Last year, after his teammates had voted him the Jets' MVP, he wrote a heartfelt letter to Parcells, who had resigned several days earlier, thanking him and giving him the MVP trophy. Such displays of selflessness are common for Martin, who routinely gives his phone number to cancer-stricken children he befriends while visiting hospitals and turns chance meetings with homeless folk into a poor man's lottery. Brother, can you spare a Benjamin? "Curt would be broke if it weren't for me," says his mother, Rochella, who as a single parent raised her only child in south Pittsburgh, where she still lives. "He will help anybody for anything, and let me tell you, Boy, they all come at him."
Martin says the main reason he plays football "is to light up the face of a sick child or someone less fortunate, for that makes my heart sing. If football were just for the money and the fame, I believe in my heart that I wouldn't play. I go through the pain on the field so that I can somewhat relieve another person's pain off it."
He often stays so late at New York's practice facility watching film that he sneaks dinner from the spread provided for the team's coaches, and he frequently reacts to subpar game performances by volunteering for scout-team duty in practice. His goals for the 2000 season—improving as a blocker and receiver—have been realized. He is third on the Jets with 52 receptions, for 345 yards. If he has a weakness, it's an inability to stay awake in meetings and during film sessions, a condition he blames on viewing plays that he has already studied on his own. "He's got 45-pound weights on his eyelids," says Jets running back Bernie Parmalee. "Yeah," adds fullback Richie Anderson, "and he does a lot of dumbbell curls during meetings. It's crazy—he should be getting plenty of sleep at home, because he doesn't have a love life."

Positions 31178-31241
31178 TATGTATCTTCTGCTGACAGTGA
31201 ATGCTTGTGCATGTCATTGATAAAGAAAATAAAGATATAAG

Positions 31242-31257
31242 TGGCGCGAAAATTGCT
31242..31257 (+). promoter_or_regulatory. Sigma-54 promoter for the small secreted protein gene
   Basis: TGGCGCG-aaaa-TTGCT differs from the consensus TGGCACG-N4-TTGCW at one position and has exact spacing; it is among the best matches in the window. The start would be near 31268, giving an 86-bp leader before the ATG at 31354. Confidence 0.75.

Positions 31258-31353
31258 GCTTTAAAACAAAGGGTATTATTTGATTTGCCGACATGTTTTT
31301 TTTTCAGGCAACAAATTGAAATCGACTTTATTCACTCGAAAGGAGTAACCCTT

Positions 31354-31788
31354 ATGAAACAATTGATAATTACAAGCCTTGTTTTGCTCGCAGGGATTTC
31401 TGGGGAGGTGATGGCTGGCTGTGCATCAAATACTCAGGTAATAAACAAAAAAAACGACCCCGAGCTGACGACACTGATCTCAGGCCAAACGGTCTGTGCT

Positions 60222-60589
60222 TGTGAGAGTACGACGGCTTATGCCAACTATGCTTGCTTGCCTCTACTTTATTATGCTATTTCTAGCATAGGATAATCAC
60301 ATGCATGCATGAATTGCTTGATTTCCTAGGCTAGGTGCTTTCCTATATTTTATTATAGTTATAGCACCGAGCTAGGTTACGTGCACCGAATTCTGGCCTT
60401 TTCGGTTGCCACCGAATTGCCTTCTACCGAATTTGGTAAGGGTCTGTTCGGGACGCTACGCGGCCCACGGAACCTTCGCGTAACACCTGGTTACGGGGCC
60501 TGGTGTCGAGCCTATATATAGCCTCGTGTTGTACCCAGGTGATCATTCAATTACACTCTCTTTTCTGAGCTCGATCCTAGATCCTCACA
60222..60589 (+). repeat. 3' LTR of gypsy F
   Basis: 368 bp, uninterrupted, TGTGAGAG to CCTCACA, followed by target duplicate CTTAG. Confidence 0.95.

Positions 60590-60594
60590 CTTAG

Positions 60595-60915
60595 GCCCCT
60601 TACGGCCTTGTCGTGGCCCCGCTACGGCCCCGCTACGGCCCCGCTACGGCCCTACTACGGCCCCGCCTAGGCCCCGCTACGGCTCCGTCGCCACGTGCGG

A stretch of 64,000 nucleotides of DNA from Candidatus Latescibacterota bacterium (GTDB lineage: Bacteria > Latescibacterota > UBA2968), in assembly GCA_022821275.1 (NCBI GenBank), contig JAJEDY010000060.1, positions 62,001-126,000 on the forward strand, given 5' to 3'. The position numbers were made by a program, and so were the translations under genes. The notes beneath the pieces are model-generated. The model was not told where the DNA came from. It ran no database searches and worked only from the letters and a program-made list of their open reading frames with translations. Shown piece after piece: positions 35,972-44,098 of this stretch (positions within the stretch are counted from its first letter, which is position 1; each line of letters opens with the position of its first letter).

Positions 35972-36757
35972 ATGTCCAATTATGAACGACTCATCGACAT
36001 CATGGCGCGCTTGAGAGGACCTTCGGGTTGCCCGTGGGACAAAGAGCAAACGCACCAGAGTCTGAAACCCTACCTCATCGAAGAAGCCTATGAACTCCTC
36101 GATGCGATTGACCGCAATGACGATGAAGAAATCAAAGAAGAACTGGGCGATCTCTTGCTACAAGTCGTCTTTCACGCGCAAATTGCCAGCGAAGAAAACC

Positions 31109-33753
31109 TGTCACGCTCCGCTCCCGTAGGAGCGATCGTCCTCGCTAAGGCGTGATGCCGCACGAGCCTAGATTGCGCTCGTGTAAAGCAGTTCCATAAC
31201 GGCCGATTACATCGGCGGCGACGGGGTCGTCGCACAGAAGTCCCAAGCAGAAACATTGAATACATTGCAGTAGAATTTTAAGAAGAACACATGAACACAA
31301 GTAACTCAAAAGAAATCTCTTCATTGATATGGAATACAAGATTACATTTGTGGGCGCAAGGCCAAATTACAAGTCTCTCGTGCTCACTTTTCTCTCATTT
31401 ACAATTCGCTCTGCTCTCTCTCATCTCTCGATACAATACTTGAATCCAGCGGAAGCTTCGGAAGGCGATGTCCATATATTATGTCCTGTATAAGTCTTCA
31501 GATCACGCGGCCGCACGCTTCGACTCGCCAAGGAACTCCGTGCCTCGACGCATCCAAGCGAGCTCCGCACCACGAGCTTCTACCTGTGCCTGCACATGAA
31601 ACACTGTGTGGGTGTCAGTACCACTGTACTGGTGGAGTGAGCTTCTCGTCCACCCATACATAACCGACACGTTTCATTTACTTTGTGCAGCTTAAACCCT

Ah, the cruel twists of fate: Martin, who once cavalierly blew through an assembly line of lovers—many of whom, he says, have since received earnest apologies for his insensitivity—now contends he knows the secret to a woman's heart. Yet here he is, sitting idle on the sidelines. The women he fawns over are Rochella, with whom he has daily phone conversations, and his six-year-old goddaughter, Diamond. Martin calls himself a "loner and an observer," a man who would rather fly solo in the big city than hang out with the guys. He happily takes a table for one at his favorite Chinese restaurant or jazz bar, but if he sees an attractive woman at the dry cleaners or at an art exhibit, he's not afraid to tell her, "I think you're really beautiful."
As he sits in the living room of his spacious apartment in Garden City, N.Y., surrounded by an eclectic array of paintings and artifacts—"Every piece of art in my home is a reflection of a different side of my personality, and this one shows my gentlemanly side," he says, pointing to a Georgia O'Keefe painting of a luscious white rose—the king of romance looks forward to the day he'll find his queen. "You know, I enjoy decorating my home, but all of this stuff has such minute value to me," he says. "I'm a happy man, yet there's something exciting about the prospect of sharing myself with another person without any restrictions. Though sex is an easy thing for a person in my position, it's important that a woman love me spiritually, mentally and emotionally before the physical aspect enters into the equation. What's great is that I'm finally mature enough to have the type of relationship that I really want."
Until then, his heart belongs to the Jets.